I've been rewatching the new who in preperation of season 12 (Yes we're already halfway through, I got distracted) and I find myself wondering if Danny Pink always wanted to be an officer, maybe a colonel. I know we keep getting told he doesn't like them but the sheer amount he yammers on about it feels to me like someone trying to convince people including themselves of something rather than someone who genuinely holds that feeling. I mean in his final speach, end of the world, clock ticking to the end of humanity and talking to a huge amount of deceased people including at least one senior officer and he takes the time to say "I'm not an officer". I mean laying aside the fact you may just insult part of audience what relevance does that have in talking to a random selection of the dead? A civiliian wont care, an officer might feel insulted and the enlisted are probably wondering what your being or not being an officer has to do with the doomsday situation your trying to stir them up to stop. I actually wanted to shout at the screen "Congratulations you've been posthumously promoted to Lieutenant and your an officer, Now stop griping and SAVE THE WORLD!'
So is it just me or do you think ever since that childhood incident with the colonel who held no gun he secretly wanted to be an officer?
I don't quite remember the scene. But my impression was always that he had a problem with those in authority who give orders to fight or kill. In a war context, that is the job of the officers. I don't think he wanted to be one. He resented them for putting him in the position where he accidentally killed a child while trying to follow their orders. He lumped the Doctor in with military officers because he appeared to give Clara orders in dangerous situations. Danny's story arc was about him learning not to blame someone else for what he did, and he redeems himself by accepting responsibility and sacrificing his life to fix what he did.
Oh he always had a "People arguing is interesting" plot contrived problem with officers. Its just that end of the world, clock ticking, only you can do it by controlling beings with all emotion removed (seperate issues with that) and rather than just saving the world he not only takes the time to give a speach but in that speach also takes the time to point out "I am not an officer". When some of those he's talking to might be officers (at least one was) or those who admired, loved or wanted to be one. It's just so out of place. Either he has such major, massive hangups he'd rather put the world at risk rather than just act or he's still griping that he didn't get promoted. To me it felt more like the later.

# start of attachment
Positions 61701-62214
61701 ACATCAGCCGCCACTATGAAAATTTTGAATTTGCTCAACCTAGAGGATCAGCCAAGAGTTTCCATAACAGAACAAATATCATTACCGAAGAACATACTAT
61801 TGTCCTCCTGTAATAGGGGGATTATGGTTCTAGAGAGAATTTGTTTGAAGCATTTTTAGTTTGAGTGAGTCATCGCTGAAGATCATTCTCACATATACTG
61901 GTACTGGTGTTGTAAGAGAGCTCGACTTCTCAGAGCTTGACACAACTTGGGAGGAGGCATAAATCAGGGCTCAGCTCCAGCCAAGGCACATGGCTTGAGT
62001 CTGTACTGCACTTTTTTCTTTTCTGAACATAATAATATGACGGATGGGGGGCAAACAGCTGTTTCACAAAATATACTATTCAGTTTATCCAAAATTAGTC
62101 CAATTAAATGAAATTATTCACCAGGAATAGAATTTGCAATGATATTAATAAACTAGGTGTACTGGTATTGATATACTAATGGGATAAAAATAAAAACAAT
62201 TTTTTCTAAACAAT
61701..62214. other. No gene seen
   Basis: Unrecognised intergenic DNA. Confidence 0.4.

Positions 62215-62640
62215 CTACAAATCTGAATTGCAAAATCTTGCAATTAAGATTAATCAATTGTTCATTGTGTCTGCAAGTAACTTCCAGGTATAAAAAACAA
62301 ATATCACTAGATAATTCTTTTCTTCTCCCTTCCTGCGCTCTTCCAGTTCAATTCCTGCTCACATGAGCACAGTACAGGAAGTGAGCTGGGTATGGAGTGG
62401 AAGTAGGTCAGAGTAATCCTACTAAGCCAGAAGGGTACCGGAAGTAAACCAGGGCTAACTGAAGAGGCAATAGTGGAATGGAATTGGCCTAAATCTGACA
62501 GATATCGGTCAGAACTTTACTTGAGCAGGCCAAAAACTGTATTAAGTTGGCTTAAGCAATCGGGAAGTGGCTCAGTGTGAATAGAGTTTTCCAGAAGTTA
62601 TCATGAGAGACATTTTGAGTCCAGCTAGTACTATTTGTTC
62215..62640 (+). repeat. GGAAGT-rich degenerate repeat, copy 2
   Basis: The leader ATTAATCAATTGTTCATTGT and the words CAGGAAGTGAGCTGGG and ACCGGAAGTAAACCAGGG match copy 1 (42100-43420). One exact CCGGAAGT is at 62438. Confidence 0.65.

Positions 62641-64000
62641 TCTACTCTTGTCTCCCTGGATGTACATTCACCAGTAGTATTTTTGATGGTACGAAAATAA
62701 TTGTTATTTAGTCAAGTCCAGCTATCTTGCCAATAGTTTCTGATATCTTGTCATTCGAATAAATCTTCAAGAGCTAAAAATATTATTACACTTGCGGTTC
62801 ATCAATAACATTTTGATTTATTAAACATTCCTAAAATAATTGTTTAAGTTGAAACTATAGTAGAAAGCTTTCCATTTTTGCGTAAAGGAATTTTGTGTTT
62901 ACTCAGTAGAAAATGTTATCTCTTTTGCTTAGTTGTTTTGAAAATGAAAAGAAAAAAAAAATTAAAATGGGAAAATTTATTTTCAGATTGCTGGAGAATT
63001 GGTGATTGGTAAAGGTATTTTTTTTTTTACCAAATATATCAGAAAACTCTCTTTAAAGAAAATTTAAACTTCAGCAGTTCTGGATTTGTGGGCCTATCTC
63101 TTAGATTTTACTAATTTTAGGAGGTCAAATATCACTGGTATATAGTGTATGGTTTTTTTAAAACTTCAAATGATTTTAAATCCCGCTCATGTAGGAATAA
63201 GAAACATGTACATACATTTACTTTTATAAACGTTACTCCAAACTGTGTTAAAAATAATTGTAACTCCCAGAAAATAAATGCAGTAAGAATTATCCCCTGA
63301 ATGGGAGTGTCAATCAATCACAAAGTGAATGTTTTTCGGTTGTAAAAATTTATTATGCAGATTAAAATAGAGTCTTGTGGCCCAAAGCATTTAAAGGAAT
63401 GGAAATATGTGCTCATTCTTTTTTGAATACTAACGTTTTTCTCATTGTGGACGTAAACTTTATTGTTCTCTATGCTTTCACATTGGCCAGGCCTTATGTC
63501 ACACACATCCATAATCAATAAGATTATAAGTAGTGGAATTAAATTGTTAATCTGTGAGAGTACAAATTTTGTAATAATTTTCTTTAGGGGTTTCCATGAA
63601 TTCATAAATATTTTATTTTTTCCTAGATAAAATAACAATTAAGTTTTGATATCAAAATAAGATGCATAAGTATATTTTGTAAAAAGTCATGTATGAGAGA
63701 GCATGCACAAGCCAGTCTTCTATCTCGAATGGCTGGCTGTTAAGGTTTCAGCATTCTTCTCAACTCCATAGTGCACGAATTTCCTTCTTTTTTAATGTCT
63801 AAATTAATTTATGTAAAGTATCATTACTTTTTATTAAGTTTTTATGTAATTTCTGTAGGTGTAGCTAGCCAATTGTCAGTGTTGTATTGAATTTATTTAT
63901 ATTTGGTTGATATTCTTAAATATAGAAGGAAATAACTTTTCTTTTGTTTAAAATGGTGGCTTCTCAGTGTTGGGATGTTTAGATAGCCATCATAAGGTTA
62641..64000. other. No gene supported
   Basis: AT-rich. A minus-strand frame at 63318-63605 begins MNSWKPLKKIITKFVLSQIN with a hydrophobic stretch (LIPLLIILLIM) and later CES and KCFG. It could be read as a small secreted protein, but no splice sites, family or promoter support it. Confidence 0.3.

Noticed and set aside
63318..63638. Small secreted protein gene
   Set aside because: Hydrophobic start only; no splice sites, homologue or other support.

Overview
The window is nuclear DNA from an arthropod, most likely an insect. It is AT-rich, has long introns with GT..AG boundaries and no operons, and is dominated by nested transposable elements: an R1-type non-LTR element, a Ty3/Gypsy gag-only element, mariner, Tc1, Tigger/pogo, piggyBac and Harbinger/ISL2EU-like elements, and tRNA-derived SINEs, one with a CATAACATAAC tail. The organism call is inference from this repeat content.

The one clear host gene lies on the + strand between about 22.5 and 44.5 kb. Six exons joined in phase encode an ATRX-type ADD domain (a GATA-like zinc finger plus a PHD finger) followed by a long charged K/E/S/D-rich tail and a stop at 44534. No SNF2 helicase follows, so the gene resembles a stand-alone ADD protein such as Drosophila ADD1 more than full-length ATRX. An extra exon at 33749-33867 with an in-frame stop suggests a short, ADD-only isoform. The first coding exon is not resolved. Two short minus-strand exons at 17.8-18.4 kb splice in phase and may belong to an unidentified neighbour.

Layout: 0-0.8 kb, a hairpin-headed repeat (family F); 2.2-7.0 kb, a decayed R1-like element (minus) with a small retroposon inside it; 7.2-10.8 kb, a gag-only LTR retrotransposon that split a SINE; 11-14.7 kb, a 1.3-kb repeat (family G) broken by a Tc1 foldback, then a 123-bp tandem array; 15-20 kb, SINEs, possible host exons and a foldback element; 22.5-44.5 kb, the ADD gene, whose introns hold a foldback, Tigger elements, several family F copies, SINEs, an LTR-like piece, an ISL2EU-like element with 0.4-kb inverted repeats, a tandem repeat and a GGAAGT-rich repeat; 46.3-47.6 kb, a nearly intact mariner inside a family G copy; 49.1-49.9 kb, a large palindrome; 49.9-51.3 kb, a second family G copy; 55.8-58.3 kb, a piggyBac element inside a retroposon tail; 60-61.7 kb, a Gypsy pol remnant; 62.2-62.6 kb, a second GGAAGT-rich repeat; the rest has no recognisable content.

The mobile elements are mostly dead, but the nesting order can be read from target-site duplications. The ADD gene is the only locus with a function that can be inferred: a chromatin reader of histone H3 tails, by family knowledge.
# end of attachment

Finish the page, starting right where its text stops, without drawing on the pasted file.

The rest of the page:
That's just Doctor Who being dramatic. There comes a point where you have to realize that things happen in Doctor Who because they're dramatic, not because they're logical consequences of what's going on.
Moffat depends on this heavily, where the Doctor giving a dramatic speech is the very thing that defeats the bad guys. It's not that the speech informs the villain of the logic of surrender or fleeing; it's just that the speech is too dramatic for it not to cause the Doctor to win.
This was much less prevalent during Davies' tenure, and even then it mostly happened in Moffat scripts.
Oh I can overlook the speach as dramatic even though the cybmermen had no choice but do whatever the cyber controller said. Its more that in the middle of the speach he was still yammering on about not being an officer that moved it from "I don't like officers" to "why didn't they make me an officer" griping.
So I went back to listen to Danny's final speech, and he doesn't say anything about being an officer.
The Doctor says "And no, I'm not an officer" during his "I'm an idiot" speech, while listing all the other things he's not, all of which are meant to explain why he doesn't want an army. In Danny's final speech he says what he's asking the Cybermen to do "is not the order of a general" but "the promise of a soldier." What he means is that he's not giving orders from authority; he's invoking the humanity of the Cybermen to save the world.
Unless you're thinking of some other speech I don't remember, I don't think you've interpreted this correctly.
I know we keep getting told he doesn't like them but the sheer amount he yammers on about it feels to me like someone trying to convince people including themselves of something rather than someone who genuinely holds that feeling.
As for this, I think his going on about not liking soldiers is just heavy-handed Moffat overdoing the character's hangup, which is why it feels forced to you. The character isn't forcing it; the writer is.
Fair point, Moffat was forcing a lot during that season starting with the whole Clara/Danny relationship. Seriously your first date with a guy goes so badly you walk out and then find out he wants nothing weird in his life when your travelling time and space with an alien its probably a good indication this isn't the relationship for you.